Thorax: Pronotal maculae conspicuous, from the pronotal maculae two yellow bands with black margins extend to ventral basal margin forming an inverted “V” shape on the dorsal side; prescutum with yellow margin forming another inverted “V” shape; prothorax longer than pterothorax, prozona relatively smooth, anterior margin of prothorax black, might be discontinuous medially; metazona with transversely rugulose, lacks setae. Postnota 2 and 3 often yellow as well as posterior abdominal margins providing a vespid wasp-like appearance.

Wings (Fig. 2a): Wing venation complex. Pterostigma elongated, narrow, rusty-reddish. Radial cells 1–3 elongated and narrow; of similar length; at least 8 radial sector veins extending in posterior direction from radial cells 1–3. Two veins from radial cell 3 extending towards anterior margin (C), (very few specimens with three such veins but only in one wing so some individual variation present). All species except for above mentioned 4 with apical pigmentation in both wings. Hind wings: Crossvein between Cua and Cup+Aa prominent; Cua almost parallel with basal half of Cup+Aa; inverted triangle formed by Cua shallow.

Legs: Raptorial femur, tibia and tarsi uniformly red; lacks patterns on inner femoral surface; suture in fore coxa prominent and paler; single fore tarsal claw claw lacking an arolium. Mid- and hind pretarsal claws pectinate (5–6 teeth); teeth of similar size; spoon-shaped appearance; arolium present on mid- and hind-tarsi. Proximal joint of hind tibia dark rusty-red, distal joint lighter rusty red; proximad third of tibia same dark rusty red as joint, two distal thirds of tibia yellow.

Abdomen/Genitalia: Males with ectoprocts inconspicuous to slightly enlarged. Pseudopenis visible in lateral and dorsal view; continuous variation in both ectoproct size and pseudopenis size. EEG absent. No morphological significance regarding the female genitalia.


Pseudoclimaciella and Nampista are quite similar in many aspects. Species of both genera are generally quite large, reddish in appearance with wings often pigmented with a similar colour. From an Afrotropical perspective, they may form a group, but with other genera such as Tuberonotha from the Oriental Region that is in most aspects identical to Pseudoclimaciella, it is likely that Nampista is not the most closely related taxon to any of the Afrotropical genera.

Key to the genera of the Afrotropical Mantispidae
1a Flagellomeres asymmetrical and lamellate (Fig. 4d) Nampista
Flagellomeres symmetrical and moniliform (Fig. 4a, b, c, e) 2
2a Crossvein between A2 and Cup in hind wing attenuated or absent (Fig. 2b, c, f) 3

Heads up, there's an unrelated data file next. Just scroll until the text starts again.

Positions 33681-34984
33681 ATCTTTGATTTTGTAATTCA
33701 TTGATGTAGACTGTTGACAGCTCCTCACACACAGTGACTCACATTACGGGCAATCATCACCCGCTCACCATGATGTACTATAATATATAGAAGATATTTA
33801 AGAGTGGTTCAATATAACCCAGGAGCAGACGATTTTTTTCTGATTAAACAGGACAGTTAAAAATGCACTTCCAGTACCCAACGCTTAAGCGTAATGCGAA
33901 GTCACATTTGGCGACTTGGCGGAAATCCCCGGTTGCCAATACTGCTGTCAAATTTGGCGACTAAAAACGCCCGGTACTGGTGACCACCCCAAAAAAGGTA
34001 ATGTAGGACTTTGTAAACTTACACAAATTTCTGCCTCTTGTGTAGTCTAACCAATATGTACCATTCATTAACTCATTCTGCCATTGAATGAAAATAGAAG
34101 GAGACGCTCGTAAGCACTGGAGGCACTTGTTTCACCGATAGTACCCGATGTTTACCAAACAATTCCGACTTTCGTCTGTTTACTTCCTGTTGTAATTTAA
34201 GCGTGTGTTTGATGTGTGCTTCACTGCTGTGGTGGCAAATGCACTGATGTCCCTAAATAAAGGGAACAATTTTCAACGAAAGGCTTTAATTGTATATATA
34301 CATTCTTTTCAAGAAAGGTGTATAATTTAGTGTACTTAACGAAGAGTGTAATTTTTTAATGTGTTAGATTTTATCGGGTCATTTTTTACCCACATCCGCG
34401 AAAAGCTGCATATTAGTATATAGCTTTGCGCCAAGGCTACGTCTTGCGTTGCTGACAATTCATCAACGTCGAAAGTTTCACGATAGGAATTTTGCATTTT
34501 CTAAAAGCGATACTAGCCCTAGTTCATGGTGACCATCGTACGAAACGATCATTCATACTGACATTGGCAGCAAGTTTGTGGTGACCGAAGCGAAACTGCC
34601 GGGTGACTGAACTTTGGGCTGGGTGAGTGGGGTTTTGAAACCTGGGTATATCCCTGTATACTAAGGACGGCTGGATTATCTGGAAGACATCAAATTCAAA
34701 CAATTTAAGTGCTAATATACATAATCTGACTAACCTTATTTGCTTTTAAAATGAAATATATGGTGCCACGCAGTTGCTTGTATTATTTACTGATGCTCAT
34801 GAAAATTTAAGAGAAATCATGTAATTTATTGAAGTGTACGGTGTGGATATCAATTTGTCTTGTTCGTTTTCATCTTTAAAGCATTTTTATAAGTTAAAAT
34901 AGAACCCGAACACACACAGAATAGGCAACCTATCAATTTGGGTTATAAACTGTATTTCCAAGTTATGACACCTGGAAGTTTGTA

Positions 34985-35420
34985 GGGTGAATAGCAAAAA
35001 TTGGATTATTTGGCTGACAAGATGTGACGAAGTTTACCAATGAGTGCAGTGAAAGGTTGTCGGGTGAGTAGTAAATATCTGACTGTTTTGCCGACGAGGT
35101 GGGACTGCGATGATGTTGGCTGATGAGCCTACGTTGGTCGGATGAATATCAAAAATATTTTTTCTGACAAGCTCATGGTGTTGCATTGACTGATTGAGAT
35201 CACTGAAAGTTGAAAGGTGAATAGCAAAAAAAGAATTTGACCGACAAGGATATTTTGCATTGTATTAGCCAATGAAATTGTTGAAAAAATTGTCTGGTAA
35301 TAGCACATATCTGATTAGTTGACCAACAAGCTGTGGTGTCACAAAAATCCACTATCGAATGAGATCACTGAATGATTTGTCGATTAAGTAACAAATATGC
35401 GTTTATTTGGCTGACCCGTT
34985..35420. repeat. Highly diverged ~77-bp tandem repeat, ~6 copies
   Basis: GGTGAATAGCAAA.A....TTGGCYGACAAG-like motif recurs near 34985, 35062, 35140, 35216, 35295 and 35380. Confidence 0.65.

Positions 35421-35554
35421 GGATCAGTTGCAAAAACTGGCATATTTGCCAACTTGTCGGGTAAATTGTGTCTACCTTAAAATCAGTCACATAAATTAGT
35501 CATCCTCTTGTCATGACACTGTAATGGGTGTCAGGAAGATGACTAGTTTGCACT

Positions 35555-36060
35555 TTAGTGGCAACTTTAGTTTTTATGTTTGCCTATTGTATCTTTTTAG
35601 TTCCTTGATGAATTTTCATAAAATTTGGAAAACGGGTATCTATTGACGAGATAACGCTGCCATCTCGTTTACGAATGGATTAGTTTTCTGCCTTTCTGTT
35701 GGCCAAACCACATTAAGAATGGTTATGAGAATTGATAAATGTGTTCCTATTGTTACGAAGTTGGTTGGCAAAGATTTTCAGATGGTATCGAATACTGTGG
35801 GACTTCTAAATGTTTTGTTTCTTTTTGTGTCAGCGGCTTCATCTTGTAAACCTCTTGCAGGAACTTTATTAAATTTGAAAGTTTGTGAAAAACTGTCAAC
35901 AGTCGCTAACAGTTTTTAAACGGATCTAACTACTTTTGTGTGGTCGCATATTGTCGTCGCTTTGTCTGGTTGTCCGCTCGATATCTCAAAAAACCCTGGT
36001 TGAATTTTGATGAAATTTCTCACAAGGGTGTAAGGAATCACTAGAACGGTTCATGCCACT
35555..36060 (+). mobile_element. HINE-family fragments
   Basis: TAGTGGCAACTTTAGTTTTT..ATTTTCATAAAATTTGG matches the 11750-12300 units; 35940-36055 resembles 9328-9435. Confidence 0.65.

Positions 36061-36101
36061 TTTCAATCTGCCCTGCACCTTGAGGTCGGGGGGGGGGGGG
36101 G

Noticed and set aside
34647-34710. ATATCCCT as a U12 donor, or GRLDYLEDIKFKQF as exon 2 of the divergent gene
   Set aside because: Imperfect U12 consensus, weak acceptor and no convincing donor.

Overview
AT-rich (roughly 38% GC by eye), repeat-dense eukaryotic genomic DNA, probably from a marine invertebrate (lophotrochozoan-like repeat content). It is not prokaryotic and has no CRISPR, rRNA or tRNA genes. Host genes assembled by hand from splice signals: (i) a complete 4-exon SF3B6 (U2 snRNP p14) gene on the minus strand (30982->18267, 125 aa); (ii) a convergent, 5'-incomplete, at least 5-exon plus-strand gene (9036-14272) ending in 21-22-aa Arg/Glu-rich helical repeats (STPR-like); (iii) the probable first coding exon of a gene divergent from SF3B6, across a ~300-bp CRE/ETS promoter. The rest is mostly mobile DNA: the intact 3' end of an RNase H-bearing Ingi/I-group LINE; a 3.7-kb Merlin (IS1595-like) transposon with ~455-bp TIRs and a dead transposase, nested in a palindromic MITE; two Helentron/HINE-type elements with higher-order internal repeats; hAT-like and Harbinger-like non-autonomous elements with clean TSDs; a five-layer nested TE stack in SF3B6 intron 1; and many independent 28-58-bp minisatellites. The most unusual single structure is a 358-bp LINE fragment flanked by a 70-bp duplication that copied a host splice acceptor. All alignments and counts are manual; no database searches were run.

A2 and Cup in hind wing fused (Fig. 2d) or crossvein between A2 and Cup in hind wing prominent (Fig. 2a) 4
3a Prothorax granulated (Fig. 3e), white band present in distal third of antennae (Fig. 4a) Afromantispa
Prothorax either smooth (Fig. 3c, d), rugulose (Fig. 3a, f) or covered in setae but lack granules (Fig. 3g) and white band in distal third of the antenna absent 7
4a Prothorax smooth 5
Prothorax rugulose Pseudoclimaciella
5a Prothorax smooth and rectangle cell formed by fusion of Aa+Cup and Cua in hind wing (Fig. 2d) Cercomantispa
Prothorax smooth (Fig. 3d, 4c) but no fusion between A2 and Cup in hind wing (Fig. 2f) Rectinerva (in part)
7a In the hind wing Cup forms a sharp angle when bending towards A2 (Fig. 2c) 8
In the hind wing Cup do not form a sharp angle towards A2 (Fig. 2f) Rectinerva (in part)
8a Median line on anterior surface of fore coxae present (Fig. 4b), prothorax lacks setae (Fig. 3b), Afrotropical distribution Sagittalata
Median line absent on anterior surface of fore coxae, setae present on prothorax (Fig. 3g), Palaearctic distribution Mantispa
The way forward

The taxonomic ultimate aim is to comprehensively revise the family. The present study will serve as a basis for future taxonomic research on the lower taxa of Afrotropical Mantispidae. The complexity of the Mantispidae has consequently been arranged into smaller monophyletic groups each with at least one autapomorphy. Future studies should therefore focus on revising each genus thereby avoiding an unnecessary increase in the already confusing list of invalid names in the region.

Genitalic structures may prove to be important to elucidate the species and should be thoroughly investigated. Given the diversity and complexity of the Afrotropical Mantispidae, molecular and behavioural studies may delimit what traditional morphological tools cannot resolve.

Fundamental knowledge regarding the basic biology of Mantispidae is sparse and requires attention. Studies that aim to investigate the oviposition preference of females, larval cues used for locating food sources and host specificity should be priority. This might allow for easier collection of specimens as well as raising other important questions regarding their evolution, behaviour and ecology.


We would like to extend our gratitude to the University of Pretoria and the Scarab Research Group (University of Pretoria) for funding the project. Thanks to the various museum curators for their assistance. Personally, I would also like to thank Christian Pirk, Catherine Sole, Cornel du Toit and Werner Strümpher for their support and patience as well as the staff of the ZMB for providing me with all the images which without the study could not have been possible. Lastly I thank the reviewers for their helpful comments.